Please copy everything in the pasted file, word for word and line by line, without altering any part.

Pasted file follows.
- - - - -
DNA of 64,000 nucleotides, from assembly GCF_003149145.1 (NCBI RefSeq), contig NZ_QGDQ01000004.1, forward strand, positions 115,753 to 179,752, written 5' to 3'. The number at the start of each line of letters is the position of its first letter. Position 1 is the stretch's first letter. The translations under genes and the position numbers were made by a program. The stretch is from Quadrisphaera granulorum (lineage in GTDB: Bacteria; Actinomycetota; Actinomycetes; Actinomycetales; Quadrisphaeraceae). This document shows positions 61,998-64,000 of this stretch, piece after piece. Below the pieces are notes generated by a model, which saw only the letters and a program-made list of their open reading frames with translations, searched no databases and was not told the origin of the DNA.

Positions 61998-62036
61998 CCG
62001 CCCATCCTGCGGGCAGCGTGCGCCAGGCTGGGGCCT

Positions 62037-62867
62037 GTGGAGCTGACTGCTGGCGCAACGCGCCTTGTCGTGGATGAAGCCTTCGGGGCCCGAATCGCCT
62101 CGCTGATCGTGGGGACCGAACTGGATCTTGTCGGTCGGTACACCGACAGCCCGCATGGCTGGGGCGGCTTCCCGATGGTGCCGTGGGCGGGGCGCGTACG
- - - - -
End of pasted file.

DNA of 64,000 nucleotides, from assembly GCF_003149145.1 (NCBI RefSeq), contig NZ_QGDQ01000004.1, forward strand, positions 115,753 to 179,752, written 5' to 3'. The number at the start of each line of letters is the position of its first letter. Position 1 is the stretch's first letter. The translations under genes and the position numbers were made by a program. The stretch is from Quadrisphaera granulorum (lineage in GTDB: Bacteria; Actinomycetota; Actinomycetes; Actinomycetales; Quadrisphaeraceae). This document shows positions 61,998-64,000 of this stretch, piece after piece. Below the pieces are notes generated by a model, which saw only the letters and a program-made list of their open reading frames with translations, searched no databases and was not told the origin of the DNA.

Positions 61998-62036
61998 CCG
62001 CCCATCCTGCGGGCAGCGTGCGCCAGGCTGGGGCCT

Positions 62037-62867
62037 GTGGAGCTGACTGCTGGCGCAACGCGCCTTGTCGTGGATGAAGCCTTCGGGGCCCGAATCGCCT
62101 CGCTGATCGTGGGGACCGAACTGGATCTTGTCGGTCGGTACACCGACAGCCCGCATGGCTGGGGCGGCTTCCCGATGGTGCCGTGGGCGGGGCGCGTACG